Part of the reason my rather politically conservative dad is actually happy I am living in a socialist wonderland, is, bizarrely, because he thinks Sweden today is like 1950s America – at least the good stuff 1950s America – minus the fun design, giant cars, and sexism.
It is an interesting perspective, especially given a lot of the different cultural baggage. Do you agree?
Obviously the similarities do not include the role of women in families, but instead the attitude towards family – or in his mind the idea that:
Everyone gathers around the dinner table at night, over a home cooked meal. It doesn’t matter who cooked the meal, or that both parents work, but that everyone is home around 5 pm and can relax and enjoy family time together. Also, restaurants are for special occasions, or lunch, not for every single meal.
Children play outside. In our neighborhood you see kids of all ages jumping on bikes (OK, now with helmets) and riding to school by themselves. You see kids in groups stopping strangers and asking to pet their dogs. Kids are dirty and climbing and running without a parent in sight. There is a freedom to childhood that he remembers, that he tried to give us, although already then a bit limited, which has almost disappeared from American childhood today, that he sees kids here enjoy.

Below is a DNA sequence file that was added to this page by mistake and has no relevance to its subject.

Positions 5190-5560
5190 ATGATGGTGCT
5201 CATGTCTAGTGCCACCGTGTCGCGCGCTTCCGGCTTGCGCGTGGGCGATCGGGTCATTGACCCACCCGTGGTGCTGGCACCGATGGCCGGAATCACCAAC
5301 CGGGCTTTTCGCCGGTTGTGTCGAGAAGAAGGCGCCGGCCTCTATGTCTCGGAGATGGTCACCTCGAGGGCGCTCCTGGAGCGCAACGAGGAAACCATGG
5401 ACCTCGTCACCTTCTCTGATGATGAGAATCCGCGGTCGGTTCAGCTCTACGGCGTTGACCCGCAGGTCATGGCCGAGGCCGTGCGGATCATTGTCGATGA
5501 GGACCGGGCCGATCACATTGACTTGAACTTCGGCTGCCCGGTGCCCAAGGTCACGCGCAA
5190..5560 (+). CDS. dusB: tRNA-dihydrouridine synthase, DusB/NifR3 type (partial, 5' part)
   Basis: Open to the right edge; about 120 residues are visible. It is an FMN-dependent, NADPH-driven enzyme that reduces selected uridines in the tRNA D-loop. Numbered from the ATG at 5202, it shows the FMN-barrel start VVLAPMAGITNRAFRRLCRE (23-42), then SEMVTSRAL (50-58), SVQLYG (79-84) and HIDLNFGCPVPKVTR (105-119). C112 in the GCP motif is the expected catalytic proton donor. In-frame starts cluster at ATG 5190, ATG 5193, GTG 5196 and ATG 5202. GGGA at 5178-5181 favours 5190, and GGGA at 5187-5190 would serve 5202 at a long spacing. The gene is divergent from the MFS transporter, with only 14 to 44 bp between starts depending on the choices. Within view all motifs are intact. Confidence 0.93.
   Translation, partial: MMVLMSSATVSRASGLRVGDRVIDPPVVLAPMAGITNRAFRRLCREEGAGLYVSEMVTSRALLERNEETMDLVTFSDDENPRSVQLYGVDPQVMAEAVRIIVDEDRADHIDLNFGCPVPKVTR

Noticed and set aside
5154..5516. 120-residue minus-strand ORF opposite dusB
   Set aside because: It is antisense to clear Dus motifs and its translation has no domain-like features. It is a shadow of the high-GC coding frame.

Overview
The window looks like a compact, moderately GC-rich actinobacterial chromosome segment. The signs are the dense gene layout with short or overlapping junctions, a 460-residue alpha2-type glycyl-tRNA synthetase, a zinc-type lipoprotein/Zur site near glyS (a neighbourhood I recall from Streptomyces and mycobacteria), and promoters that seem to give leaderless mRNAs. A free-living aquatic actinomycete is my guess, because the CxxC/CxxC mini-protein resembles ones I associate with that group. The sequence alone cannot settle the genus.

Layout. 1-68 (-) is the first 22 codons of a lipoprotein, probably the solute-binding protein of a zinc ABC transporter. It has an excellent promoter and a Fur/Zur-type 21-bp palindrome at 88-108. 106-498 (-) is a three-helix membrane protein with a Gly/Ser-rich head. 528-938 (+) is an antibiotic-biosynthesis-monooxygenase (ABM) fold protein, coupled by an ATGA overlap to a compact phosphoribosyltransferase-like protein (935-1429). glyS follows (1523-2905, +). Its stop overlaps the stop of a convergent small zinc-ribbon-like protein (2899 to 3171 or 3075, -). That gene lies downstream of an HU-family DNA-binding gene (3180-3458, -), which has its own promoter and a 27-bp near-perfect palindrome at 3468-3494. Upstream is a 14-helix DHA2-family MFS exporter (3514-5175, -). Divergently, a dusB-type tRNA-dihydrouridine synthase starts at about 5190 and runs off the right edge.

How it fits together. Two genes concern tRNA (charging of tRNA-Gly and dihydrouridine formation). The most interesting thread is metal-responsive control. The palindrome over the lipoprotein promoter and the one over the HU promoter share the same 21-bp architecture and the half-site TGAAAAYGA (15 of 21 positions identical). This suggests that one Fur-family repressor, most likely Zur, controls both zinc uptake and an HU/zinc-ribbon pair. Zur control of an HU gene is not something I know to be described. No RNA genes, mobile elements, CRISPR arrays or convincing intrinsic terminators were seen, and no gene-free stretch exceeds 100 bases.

Middle management is AOK – Most Swedes my dad has met have a comfortable middle class existence. They have worked hard and they have a good job and are happy. They are not trying to ‘climb their way to the top’ – they have settled in the middle. They do not need to ‘earn their keep’ they are valued employees. The idea that you can have a rewarding career and life and ‘settle’ for middle management seems to have evaporated from the radar for many Americans… especially those in larger cities. As salaries and benefits for middle managers disappear, you have to climb higher and higher just to live a middle class lifestyle.
You can retire at 65 – Many of my Dad’s Swedish friends (yes he has a few, he’s been coming to visit for a long time) have all retired. My parents have not. They could not survive where they live on their pensioners income alone, so they continue to do a bit of work on the side in order to maintain their lifestyle. Yes it is a choice, mostly because they chose to be self-employed, but still, they don’t have the pension to fall back upon that their Swedish friends have.
Can Sweden maintain this 21st century meets 1950s vibe? I find chinks in the armor every day, but I certainly hope so. And I guess I kind of agree with him, and am glad he likes where I live and understands why we chose to live here.